As Woodward reveals, the world's most famous reporter-source relationship actually began as a friendship through a chance encounter. In 1969, Lt. Bob Woodward was nearing the end of his term in the Navy and was yet undecided on his future. One day on a routine courier assignment to the Nixon White House, he struck up a conversation in the waiting room with a distinguished-looking elderly man who, as luck would have it, was Mark Felt. The young Woodward left an impression on the senior FBI man, who offered encouraging words and allowed the former to call him on later occasions for career advice.
Woodward goes on to describe how Felt's influence steered him away from law school and how he wound up deciding to try his hand at reporting. After being rejected by the Post and enduring a stint at a podunk weekly, Woodward finally managed to join the Post staff covering the lowly local crime beat. What a fateful turn of events then, that the "third-rate burglary" at the Watergate he was assigned to cover would catapult him into the rank of the most celebrated journalist of his time.
The Secret Man has been criticized some for its brisk treatment of the events of the Watergate scandal and focusing more on Woodward himself. Not that there are a dearth of enlightening and entertaining details included here--I enjoyed reading about the elaborate system of communication Felt devised in order to set-up their clandestine meetings in that famous underground parking garage.
Anyhow, I don't find fault with Woodward for skimming over the Watergate story; after two bestselling books (All the President's Men and The Final Days) about the era, and thirty years of looking back, that story is familiar enough. What is most interesting to me, then, is the story of Woodward himself--how he was able to do what he did and what he was thinking along the way and since. Woodward is the first to admit in his book that despite the warm relationship he once had with Felt, that bond in later years--especially during Felt's post-Watergate legal troubles--was broken. For almost twenty years, until 2000, he had in fact not even spoken to Felt. In The Secret Man's most moving chapter, Woodward describes his emotional reunion with an aged Mark Felt whose memory has deteriorated. Woodward says he has always wrestled with the effects of Watergate on himself and Felt. After Felt's 1980 conviction he realized:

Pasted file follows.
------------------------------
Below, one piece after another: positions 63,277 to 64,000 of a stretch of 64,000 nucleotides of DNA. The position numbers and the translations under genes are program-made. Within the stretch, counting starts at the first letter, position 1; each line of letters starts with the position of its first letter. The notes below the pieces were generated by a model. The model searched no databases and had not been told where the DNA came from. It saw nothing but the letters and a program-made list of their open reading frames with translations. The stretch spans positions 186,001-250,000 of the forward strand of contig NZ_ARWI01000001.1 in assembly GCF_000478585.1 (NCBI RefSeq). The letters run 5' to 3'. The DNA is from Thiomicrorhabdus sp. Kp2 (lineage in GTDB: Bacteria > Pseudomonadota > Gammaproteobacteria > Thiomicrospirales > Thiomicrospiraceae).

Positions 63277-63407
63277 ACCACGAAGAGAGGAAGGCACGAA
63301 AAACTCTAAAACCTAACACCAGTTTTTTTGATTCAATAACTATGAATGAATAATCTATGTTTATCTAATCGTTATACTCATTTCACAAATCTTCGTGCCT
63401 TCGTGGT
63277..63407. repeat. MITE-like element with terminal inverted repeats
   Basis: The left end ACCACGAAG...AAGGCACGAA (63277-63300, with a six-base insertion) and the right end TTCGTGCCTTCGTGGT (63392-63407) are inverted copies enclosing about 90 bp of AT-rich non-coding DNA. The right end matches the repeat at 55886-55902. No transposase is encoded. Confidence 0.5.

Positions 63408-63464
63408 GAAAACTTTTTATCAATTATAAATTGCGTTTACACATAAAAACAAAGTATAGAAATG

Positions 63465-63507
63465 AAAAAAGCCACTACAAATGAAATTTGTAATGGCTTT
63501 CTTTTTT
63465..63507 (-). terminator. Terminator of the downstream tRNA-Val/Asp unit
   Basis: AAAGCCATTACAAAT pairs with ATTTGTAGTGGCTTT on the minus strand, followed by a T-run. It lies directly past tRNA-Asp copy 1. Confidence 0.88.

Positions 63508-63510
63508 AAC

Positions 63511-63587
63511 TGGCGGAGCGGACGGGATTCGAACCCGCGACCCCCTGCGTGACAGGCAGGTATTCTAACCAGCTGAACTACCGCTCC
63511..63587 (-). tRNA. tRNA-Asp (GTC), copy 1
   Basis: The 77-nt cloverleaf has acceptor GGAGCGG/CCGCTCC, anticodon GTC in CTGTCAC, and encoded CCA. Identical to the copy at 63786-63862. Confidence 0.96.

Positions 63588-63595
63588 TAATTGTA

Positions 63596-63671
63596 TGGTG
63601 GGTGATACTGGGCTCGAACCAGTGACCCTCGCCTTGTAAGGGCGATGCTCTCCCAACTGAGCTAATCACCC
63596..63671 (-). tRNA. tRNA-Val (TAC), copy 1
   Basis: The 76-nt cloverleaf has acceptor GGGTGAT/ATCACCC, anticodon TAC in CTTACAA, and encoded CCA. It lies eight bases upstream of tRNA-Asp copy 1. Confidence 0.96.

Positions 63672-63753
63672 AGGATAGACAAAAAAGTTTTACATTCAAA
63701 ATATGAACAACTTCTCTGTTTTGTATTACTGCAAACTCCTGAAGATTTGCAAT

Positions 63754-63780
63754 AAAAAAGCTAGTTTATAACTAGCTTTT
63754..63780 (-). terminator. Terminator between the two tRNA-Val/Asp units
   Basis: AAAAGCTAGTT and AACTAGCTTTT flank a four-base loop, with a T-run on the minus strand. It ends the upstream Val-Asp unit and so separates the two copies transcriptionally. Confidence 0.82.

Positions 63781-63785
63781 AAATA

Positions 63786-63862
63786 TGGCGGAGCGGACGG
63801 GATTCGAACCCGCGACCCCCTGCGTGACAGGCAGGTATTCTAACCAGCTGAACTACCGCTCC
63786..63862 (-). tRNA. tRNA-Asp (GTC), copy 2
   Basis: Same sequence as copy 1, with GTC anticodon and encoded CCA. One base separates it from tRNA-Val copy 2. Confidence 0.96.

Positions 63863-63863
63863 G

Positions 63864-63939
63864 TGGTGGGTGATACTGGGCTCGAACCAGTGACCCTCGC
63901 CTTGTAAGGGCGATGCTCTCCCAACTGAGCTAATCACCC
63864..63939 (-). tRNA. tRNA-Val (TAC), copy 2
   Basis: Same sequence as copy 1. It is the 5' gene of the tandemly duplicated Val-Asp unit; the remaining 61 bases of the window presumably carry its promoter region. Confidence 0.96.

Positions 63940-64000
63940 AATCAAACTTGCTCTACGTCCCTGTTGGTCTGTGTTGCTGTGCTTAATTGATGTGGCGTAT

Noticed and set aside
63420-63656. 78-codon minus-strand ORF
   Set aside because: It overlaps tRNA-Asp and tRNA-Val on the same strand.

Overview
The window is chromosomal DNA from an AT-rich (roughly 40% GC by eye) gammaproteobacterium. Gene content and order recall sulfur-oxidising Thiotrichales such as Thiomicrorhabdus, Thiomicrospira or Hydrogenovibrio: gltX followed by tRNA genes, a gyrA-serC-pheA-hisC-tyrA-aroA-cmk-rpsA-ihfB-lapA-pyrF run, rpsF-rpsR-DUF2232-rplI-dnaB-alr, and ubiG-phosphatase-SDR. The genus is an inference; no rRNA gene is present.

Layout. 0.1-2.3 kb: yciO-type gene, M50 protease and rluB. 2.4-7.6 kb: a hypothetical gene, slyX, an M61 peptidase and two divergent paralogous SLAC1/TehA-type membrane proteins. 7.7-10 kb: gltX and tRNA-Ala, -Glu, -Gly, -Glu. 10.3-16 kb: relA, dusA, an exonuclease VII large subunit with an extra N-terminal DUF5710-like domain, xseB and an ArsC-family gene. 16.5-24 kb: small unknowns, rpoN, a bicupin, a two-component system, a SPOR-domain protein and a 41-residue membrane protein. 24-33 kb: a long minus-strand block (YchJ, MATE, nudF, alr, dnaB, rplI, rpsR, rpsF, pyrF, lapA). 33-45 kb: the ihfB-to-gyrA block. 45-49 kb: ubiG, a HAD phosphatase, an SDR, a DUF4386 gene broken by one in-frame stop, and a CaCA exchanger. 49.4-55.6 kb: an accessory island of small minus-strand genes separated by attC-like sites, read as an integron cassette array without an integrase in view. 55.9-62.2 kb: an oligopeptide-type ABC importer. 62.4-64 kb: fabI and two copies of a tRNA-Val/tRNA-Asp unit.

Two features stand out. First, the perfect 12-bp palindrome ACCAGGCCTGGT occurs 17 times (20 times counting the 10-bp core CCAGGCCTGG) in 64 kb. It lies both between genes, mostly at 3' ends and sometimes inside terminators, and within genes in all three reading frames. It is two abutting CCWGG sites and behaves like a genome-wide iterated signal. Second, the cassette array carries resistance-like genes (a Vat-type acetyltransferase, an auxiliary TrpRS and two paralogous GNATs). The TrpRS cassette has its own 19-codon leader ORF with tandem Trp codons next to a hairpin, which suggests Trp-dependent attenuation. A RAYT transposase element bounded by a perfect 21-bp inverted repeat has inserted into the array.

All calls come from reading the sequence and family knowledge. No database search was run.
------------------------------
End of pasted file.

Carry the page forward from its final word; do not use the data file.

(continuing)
For me, Watergate had been a cleansing. For him, it was...the opposite. The two of us saw his actions and their results so differently. I realized, but any reflections on the unfairness of it all only added to my growing feelings of personal responsibility for his plight.
Barring a forthcoming cogent and engaging memoir by Mark Felt himself, this book will be the last important treatment of the Watergate scandal. As the most illuminating personal guide to the most famous political saga in recent history, The Secret Man is a compelling read.